Igneous Rocks Igneous rock is one of the three main rock types, the others being sedimentary and metamorphic. Igneous rock is formed through the cooling and solidification of magma or lava. Igneous rock may form with or without crystallization, either below the surface as intrusive rocks or on the surface as extrusive rocks.

Diorite is the name used for a group of coarse-grained igneous rocks with a composition between that of granite and basalt. It usually occurs as large intrusions, dikes, and sills within continental crust. These often form above a convergent plate boundary where an oceanic plate subducts beneath a continental plate.
Scoria is a dark-colored igneous rock with abundant round bubble-like cavities known as vesicles. It ranges in color from black or dark gray to deep reddish brown. Scoria usually has a composition similar to basalt, but it can also have a composition similar to andesite.
Pumice is a light-colored, extremely porous igneous rock that forms during explosive volcanic eruptions. It is used as aggregate in lightweight concrete, as landscaping aggregate, and as an abrasive in a variety of industrial and consumer products. Many specimens have a high enough porosity that they can float on water until they slowly become waterlogged.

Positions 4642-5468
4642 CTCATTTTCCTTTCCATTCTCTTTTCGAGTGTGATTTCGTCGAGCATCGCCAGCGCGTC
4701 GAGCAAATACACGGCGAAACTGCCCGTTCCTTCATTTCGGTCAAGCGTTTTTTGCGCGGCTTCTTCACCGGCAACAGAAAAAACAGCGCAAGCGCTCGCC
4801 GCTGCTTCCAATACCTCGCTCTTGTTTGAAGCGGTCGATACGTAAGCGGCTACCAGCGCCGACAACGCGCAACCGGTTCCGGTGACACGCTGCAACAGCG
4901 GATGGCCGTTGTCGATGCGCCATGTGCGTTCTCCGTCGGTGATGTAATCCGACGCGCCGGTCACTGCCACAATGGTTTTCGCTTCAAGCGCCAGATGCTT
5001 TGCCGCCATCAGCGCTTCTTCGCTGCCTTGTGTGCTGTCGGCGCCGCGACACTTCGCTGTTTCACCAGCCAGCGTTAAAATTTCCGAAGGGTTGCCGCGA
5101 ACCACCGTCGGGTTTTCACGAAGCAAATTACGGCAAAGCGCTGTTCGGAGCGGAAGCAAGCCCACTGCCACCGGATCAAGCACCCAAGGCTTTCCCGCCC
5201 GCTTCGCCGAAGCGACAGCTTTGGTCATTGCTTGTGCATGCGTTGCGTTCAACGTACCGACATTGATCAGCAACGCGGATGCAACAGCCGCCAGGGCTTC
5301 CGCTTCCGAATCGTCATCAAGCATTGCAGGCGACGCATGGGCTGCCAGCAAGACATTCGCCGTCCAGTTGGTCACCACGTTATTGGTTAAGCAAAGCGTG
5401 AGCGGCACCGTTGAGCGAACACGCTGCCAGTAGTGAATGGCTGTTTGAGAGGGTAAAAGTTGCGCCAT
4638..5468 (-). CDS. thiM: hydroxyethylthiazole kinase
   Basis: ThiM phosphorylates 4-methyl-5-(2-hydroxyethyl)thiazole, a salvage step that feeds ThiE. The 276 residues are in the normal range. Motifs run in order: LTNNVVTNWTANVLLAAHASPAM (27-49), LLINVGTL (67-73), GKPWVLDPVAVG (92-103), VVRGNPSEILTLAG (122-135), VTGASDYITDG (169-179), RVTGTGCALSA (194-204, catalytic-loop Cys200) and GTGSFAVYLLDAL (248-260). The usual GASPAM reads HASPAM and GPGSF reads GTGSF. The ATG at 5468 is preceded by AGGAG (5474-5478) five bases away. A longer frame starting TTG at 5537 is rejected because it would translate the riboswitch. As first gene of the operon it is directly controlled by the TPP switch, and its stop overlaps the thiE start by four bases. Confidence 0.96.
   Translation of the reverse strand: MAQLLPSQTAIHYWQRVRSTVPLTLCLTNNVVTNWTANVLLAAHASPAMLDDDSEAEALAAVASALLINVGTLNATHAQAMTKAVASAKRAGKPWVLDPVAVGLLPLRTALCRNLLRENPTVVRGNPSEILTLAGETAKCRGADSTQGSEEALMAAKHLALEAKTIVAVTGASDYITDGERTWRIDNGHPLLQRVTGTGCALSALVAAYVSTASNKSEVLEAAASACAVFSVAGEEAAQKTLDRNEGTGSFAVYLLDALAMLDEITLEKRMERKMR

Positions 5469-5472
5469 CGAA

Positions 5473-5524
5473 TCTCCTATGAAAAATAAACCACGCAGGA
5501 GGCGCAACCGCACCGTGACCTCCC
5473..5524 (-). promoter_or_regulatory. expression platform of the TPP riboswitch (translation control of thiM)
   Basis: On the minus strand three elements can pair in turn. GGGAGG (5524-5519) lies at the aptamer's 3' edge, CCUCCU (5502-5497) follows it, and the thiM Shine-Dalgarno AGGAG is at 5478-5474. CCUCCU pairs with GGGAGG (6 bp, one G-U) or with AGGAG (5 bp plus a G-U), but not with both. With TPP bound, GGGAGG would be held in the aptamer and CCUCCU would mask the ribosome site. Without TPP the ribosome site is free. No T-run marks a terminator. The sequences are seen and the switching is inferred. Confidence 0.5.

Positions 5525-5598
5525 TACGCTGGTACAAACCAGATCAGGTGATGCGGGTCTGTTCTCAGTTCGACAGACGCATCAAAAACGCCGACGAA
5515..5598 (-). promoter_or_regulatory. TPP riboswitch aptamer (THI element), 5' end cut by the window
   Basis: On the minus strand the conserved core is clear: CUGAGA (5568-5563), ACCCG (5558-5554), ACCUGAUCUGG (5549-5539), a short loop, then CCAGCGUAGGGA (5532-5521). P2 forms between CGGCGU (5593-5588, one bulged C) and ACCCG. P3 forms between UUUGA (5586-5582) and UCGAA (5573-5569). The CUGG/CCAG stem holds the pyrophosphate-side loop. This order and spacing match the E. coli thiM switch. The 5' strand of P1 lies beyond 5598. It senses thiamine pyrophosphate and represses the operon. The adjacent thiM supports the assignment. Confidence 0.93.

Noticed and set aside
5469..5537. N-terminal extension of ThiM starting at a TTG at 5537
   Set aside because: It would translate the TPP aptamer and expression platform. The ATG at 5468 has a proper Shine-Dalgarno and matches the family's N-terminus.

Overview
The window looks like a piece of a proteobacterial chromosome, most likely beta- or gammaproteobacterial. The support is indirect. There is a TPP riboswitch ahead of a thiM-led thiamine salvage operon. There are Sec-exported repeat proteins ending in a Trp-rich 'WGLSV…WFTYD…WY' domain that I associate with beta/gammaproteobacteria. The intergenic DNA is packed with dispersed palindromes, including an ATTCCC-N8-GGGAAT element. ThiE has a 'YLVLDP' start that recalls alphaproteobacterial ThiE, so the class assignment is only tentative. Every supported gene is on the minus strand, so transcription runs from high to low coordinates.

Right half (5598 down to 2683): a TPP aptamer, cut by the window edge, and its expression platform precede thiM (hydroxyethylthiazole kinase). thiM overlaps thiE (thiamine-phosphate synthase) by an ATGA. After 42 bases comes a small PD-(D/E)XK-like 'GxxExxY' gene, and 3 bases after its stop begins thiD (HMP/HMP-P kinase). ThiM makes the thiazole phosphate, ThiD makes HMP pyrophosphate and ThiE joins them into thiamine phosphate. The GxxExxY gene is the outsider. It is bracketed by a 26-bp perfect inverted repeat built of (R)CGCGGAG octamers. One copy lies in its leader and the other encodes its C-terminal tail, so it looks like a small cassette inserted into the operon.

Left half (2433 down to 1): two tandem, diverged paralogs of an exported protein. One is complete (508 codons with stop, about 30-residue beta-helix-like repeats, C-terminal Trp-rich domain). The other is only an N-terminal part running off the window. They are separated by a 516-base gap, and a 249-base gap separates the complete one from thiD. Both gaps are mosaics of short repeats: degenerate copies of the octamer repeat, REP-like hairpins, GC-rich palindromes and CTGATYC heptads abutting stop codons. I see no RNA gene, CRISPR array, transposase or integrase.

Credits:

Created with images by James St. John - "Zinciferous marble (Franklin Marble, Mesoproterozoic, 1.03-1.08 Ga; zinc mine in Franklin, northern New Jersey, USA) 1" • James St. John - "Orbicular monzodiorite (knoll just south of Rt. 64 & NNW of Plantation Lake, west of the Yadkin River, eastern Davie County, northwest-central North Carolina, USA) 2" • James St. John - "Dark gray scoria" • James St. John - "Pumice 3"

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